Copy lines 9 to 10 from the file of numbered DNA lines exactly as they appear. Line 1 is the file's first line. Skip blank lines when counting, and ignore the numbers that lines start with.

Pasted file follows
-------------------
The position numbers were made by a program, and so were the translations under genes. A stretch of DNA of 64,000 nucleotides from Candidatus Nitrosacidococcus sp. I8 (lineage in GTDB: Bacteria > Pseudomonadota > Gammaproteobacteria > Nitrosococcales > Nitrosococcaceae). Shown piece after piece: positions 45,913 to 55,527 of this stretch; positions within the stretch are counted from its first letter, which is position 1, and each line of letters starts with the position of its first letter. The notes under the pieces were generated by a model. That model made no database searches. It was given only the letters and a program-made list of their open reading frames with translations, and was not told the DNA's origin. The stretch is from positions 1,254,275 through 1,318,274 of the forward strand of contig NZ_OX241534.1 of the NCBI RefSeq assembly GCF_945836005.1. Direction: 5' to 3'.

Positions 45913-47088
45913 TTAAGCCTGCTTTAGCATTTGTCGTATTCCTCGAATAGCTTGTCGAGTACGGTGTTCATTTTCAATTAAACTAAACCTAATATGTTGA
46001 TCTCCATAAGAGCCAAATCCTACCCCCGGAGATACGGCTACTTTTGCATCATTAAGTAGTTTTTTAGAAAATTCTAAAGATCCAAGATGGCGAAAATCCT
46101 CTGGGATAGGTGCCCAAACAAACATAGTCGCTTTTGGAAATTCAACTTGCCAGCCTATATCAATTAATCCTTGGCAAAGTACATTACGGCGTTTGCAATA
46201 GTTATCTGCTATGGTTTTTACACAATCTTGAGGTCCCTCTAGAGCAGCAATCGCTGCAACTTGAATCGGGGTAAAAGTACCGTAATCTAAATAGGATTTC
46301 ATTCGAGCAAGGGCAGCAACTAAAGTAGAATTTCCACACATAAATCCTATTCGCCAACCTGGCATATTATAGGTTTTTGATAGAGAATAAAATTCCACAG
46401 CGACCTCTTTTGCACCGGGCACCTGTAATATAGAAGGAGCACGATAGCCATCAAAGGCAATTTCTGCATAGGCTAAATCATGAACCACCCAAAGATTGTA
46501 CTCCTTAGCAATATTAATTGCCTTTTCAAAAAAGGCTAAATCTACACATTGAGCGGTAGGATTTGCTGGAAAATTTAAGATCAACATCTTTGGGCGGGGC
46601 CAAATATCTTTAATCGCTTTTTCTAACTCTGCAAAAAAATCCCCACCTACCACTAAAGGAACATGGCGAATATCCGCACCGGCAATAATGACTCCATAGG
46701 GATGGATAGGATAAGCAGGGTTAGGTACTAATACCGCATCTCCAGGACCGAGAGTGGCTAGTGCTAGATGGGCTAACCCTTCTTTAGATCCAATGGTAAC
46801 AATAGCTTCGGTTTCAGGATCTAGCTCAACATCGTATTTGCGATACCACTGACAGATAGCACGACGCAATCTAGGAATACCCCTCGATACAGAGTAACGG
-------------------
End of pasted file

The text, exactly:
46501 CTCCTTAGCAATATTAATTGCCTTTTCAAAAAAGGCTAAATCTACACATTGAGCGGTAGGATTTGCTGGAAAATTTAAGATCAACATCTTTGGGCGGGGC
46601 CAAATATCTTTAATCGCTTTTTCTAACTCTGCAAAAAAATCCCCACCTACCACTAAAGGAACATGGCGAATATCCGCACCGGCAATAATGACTCCATAGG